One critical factor (which you already know) is to pray to the Holy Spirit for guidance whenever you speak to the delicate soul of your friend.

I know this will not give you a full response, but I pray that through God’s grace He will provide through all the responses to your question.
Praying for you both.

There is another spirit that knows also that DF is deeply spiritual. That is the evil one, and he is leading her astray - into the “Jesus as wise teacher” and new age realm. Oh, it is all very spiritual, but that spirit is not from heaven. The evil one won’t have any talk of sin, because the acknowledgement of sin can lead to repentance, and the evil one loses each time that occurs. She needs prayer, perhaps for an extended time. Before our Lord int he Blessed Sacrament is the best place to pray for such intentions.

From what I’ve read in the book DF recommended (“Roots And Wings” by Margaret Silf) sin is not recognized at all. To give you an example (these concepts were built up over several chapters): The author talks about God as if she believes in him as creator. But then suggests that instead of punishment, what happened to Adam and Eve was simply a progression or advancement in their humanness. Eve has more pain in child birth because humans are now walking upright, which causes more pain than earlier hominids. Adam “progressed” to having to work hard because he is now capable of making choices. To be fully human is something we have to work at. The serpent nudged us to the next stage in becoming more fully human. Since it’s progress to becoming more fully human, not punishment (she suggests), we don’t need a saviour, we need a model. She didn’t say it but I’m guessing she’s leading up to saying Jesus is that model. I haven’t read any further because frankly it took my breath away.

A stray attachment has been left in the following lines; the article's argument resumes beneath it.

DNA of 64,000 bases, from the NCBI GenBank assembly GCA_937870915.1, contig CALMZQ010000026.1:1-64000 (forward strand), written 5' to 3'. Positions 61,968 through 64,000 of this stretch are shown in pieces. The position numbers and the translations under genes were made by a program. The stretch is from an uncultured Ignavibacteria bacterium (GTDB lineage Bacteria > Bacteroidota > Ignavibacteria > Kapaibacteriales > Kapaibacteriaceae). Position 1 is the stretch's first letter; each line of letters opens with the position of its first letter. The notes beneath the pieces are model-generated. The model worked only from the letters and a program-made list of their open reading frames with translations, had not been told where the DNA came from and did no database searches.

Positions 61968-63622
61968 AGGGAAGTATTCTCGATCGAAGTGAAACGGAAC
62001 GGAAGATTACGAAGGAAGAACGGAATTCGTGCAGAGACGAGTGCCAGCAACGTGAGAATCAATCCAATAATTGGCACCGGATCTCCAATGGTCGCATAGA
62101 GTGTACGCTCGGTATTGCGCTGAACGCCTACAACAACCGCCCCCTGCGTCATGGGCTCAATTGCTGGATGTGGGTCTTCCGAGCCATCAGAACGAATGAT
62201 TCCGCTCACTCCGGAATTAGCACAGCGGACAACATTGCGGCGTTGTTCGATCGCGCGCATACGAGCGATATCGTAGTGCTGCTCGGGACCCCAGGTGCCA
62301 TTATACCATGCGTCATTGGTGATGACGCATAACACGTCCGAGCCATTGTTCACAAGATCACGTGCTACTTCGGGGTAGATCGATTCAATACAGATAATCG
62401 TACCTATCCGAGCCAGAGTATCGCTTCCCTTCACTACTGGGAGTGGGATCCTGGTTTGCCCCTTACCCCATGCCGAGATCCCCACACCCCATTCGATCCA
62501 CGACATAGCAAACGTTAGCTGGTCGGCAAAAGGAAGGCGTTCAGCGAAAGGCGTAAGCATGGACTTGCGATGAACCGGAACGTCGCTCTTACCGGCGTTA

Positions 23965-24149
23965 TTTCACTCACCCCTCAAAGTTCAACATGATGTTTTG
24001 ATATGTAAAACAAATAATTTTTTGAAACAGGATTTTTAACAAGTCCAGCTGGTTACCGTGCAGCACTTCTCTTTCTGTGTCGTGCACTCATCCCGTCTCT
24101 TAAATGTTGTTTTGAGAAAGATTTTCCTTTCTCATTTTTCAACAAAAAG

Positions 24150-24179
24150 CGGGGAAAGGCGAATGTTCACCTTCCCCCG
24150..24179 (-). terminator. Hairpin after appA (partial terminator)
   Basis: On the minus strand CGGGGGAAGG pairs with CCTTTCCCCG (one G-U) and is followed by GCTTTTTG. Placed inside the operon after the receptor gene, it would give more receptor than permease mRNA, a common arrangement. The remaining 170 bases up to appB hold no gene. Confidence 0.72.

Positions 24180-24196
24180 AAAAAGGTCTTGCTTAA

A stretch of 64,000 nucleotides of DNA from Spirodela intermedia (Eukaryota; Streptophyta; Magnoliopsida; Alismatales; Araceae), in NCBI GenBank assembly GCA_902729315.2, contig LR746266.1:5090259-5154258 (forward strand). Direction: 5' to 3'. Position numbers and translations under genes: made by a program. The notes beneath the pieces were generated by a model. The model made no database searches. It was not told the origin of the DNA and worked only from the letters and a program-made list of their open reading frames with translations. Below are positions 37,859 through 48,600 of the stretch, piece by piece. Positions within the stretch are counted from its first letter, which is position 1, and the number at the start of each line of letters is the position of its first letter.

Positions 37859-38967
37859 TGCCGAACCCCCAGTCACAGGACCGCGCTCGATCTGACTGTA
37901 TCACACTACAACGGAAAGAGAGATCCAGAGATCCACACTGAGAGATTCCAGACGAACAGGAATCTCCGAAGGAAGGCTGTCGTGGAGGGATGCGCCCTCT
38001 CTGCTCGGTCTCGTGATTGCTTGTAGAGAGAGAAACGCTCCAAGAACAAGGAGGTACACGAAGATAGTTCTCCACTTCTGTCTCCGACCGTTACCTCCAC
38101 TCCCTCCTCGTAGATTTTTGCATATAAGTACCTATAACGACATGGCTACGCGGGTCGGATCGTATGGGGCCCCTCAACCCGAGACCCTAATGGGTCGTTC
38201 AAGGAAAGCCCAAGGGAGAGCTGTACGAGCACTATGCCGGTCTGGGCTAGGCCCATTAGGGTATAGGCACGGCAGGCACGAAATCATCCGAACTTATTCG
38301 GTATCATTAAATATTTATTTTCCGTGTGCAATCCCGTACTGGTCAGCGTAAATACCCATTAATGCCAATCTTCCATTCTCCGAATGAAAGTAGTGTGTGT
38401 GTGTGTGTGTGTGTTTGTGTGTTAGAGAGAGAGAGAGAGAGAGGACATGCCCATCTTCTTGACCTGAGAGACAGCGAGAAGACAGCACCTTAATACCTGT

I think DF thinks that talking about sin is a way of shaming people instead of recognizing the good in them. They’re just doing the best they can and don’t need fingers pointed at them. And I think she believe God looks at it that way too. She no longer goes to confession because she just talks to God about stuff she needs to “work on”.

Thank you for that suggestion Avila

I am refraining from commenting on the belief that the Bible is an interpretation as opposed to the Word of God. It seems that she must be getting mixed up with a strange cult.

I didn’t realize how strange because they are a group of Catholic nuns who hold different spiritual workshops. They’ve been doing it for decades and DF has been actively involved for many years. The courses they offer don’t appeal to me so I haven’t gone. I’ve known some of these nuns for most of my life (this is a small community) and they always seemed like good Catholics to me. I’m only just starting to realize how far astray they’ve gone from the teachings of the Catholic Church, and they’re taking a lot of good people in the community with them, including my DF.

I know this will not give you a full response, but I pray that through God’s grace He will provide through all the responses to your question.
Praying for you both.

Thank you.

You’re right and I will be praying for her.

“If we claim we have not sinned, we make Him a liar and the truth is not in us” - 1 John 1:10

I should think that scripture is plain enough.

I suppose Our Lord was doing wrong and needlessly shaming the woman caught in adultery when He told her to go and sin no more? Or those wanting to stone her when He told them to consider their own sins rather than being so eager to punish her? Or the scribes and Pharisees when he called them vipers and whites sepulchres? Or the traders in the Temple when He drove them out?

Or when He told us "when your brother sins, rebuke him’? (Matthew 18:15)

He did not shrink from condemning or rebuking sin, and bid us to do so too, although in a more private and quiet way where possible.